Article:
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During National Diabetes Month one Leicestershire officer shares her story in the hope of inspiring others to not let their condition stand in their way.
PC Danielle Shepherd has lived with type 1 diabetes since the age of three and despite wanting to join the police from a young age she was led to believe her dream job would remain a dream because of her condition.
Diabetes is a condition where the person’s blood glucose level is too high. With type 1 diabetes, the body’s immune system attacks and destroys the cells that produce insulin and is a condition that has no known cure. There are an estimated 3.9 million people diagnosed with diabetes in the UK with around 8% living with the type 1.
“When I was a teenager I attended a school career fair but didn’t even consider speaking to anyone at the police stand, even though it was what I thought I wanted to do,” said the 22-year-old from Ashby De La Zouch.
“Growing up with type 1 diabetes I was always led to believe it was just one of those types of jobs I couldn’t do.”
Feeling lost after changing jobs, Danielle did a search on job vacancies, to her surprise, she stumbled across a FAQ section on becoming a police officer. One of the questions being, ‘can I join the police force if I have diabetes’. The answer? Yes (considered on a case by case basis).
She applied straight away, succeeded in her interviews and proceeded into her role as a police officer in January 2020 following the completion of her training.
Danielle added: “In my previous jobs growing up, I’ve always wanted to help people. I went to work in a horse and carriage yard doing weddings and funerals, then I became a receptionist at a local leisure centre. The thought of working a 9-5 office job just never appealed to me.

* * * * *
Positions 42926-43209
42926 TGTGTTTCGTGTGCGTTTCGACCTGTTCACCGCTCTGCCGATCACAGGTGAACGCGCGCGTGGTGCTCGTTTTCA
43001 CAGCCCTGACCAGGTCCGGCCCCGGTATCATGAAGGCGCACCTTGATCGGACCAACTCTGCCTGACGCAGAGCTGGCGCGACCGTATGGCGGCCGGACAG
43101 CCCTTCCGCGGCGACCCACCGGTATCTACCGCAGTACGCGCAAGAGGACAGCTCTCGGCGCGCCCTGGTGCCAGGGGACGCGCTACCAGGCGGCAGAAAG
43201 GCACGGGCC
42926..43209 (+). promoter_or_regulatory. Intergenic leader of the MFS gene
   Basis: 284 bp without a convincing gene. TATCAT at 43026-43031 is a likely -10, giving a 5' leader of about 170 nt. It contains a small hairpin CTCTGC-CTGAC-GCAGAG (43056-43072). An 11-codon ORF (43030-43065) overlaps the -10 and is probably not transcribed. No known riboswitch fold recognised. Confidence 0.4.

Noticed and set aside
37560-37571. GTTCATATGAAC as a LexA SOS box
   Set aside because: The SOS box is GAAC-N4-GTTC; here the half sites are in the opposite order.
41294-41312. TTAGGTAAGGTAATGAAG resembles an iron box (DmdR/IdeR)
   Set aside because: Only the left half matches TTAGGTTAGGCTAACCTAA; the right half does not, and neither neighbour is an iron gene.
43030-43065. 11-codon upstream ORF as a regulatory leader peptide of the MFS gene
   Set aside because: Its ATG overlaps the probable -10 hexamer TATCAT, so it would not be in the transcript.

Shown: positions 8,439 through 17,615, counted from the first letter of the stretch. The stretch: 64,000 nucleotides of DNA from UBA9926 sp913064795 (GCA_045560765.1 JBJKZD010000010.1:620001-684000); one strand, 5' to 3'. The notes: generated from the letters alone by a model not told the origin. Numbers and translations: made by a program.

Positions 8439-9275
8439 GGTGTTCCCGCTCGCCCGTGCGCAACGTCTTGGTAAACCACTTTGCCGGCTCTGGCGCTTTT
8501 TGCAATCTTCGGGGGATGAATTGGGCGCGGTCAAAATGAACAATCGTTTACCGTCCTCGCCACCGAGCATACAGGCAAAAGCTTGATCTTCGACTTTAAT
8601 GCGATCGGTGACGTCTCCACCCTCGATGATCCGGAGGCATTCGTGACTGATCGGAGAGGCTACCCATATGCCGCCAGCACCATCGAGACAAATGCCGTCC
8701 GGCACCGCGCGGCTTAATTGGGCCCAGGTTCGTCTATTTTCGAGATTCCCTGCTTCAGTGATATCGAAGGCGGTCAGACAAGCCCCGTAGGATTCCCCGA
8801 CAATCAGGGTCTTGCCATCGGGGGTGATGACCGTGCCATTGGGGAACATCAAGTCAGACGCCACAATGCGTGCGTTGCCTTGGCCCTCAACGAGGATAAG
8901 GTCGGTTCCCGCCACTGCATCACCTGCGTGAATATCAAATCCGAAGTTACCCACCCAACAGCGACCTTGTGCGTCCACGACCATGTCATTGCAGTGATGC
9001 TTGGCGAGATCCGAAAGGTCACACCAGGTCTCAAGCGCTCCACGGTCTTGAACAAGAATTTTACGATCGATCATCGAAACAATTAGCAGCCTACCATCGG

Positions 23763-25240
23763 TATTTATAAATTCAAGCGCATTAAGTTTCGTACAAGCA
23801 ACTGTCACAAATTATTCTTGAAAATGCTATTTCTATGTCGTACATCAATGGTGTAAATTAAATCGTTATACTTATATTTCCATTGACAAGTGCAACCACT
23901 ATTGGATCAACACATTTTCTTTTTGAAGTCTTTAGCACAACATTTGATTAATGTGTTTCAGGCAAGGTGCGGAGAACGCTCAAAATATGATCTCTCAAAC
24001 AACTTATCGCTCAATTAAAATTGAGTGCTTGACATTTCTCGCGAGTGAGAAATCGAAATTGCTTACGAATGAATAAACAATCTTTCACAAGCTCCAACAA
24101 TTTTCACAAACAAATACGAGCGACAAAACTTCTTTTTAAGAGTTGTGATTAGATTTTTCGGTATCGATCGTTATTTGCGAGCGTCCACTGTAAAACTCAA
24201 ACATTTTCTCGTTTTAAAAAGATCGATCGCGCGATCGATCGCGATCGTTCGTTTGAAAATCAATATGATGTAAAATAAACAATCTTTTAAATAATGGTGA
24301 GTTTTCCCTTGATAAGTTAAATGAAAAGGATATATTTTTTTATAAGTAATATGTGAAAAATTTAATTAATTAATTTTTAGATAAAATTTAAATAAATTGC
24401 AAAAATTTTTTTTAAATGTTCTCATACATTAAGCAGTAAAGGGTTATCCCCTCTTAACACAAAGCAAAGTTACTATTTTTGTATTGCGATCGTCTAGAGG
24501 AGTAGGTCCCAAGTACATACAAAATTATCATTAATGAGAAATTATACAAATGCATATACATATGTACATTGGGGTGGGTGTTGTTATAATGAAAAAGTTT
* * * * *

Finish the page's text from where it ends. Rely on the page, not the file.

“Having had diabetes from a young age, and with my sister and dad also having the condition, I have never really known any different. As a family we really support each other but I was always worried that I wouldn’t have the same support system in my future career place.
“Aside from a slightly longer medical check when I started, I’ve never been doubted by Leicestershire Police and feel endlessly reassured by the force family that my condition makes me no different.
“People in the force care about my diabetes, even though they don’t have it themselves, they want to know more about it by asking questions. The officers on my shift always take time to ensure I’m okay and catered for whether that’s taking five minute breaks or having something to eat or drink regularly. I know they’re looking out for me but also that I’m not different to them.
If I could go back and give my 18-year-old self one piece of advice, it would be ‘just to go for it’ and ‘never doubt yourself in becoming a police officer because of your diabetes’. Joining Leicestershire Police has allowed me to follow my dream job after years of believing I was never suited.
I love working with communities so my goal now is to grow through the ranks within neighbourhood policing. I’ve found a passion for building those bonds within my beat area of Beaumont Leys and meeting different people. I hope I can be a role model for people with diabetes and in my beat. I want people to see me and think ‘yeah she’s got a health condition, but she’s done it.’ If I could inspire one person to chase their dream job from sharing my story, then I’d be happy.”
Peter Shorrick, Midlands and East Regional Head, Diabetes UK said, “We proudly support around one million people diagnosed with diabetes in the Midlands, through events, support groups and campaigning for equity of care.
“Part of our work is to raise awareness, encouraging those with all types of diabetes to never let the condition define them. This includes all areas of a person’s life, especially their work and career choice. We’re inspired to hear that Danielle hasn’t let diabetes stop her from joining Leicestershire Police and wish her all the best in her role as a police officer.”
If you have been inspired by this story and are interested in a career with Leicestershire Police please visit our recruitment pages.
For more information about diabetes, visit the Diabetes UK website.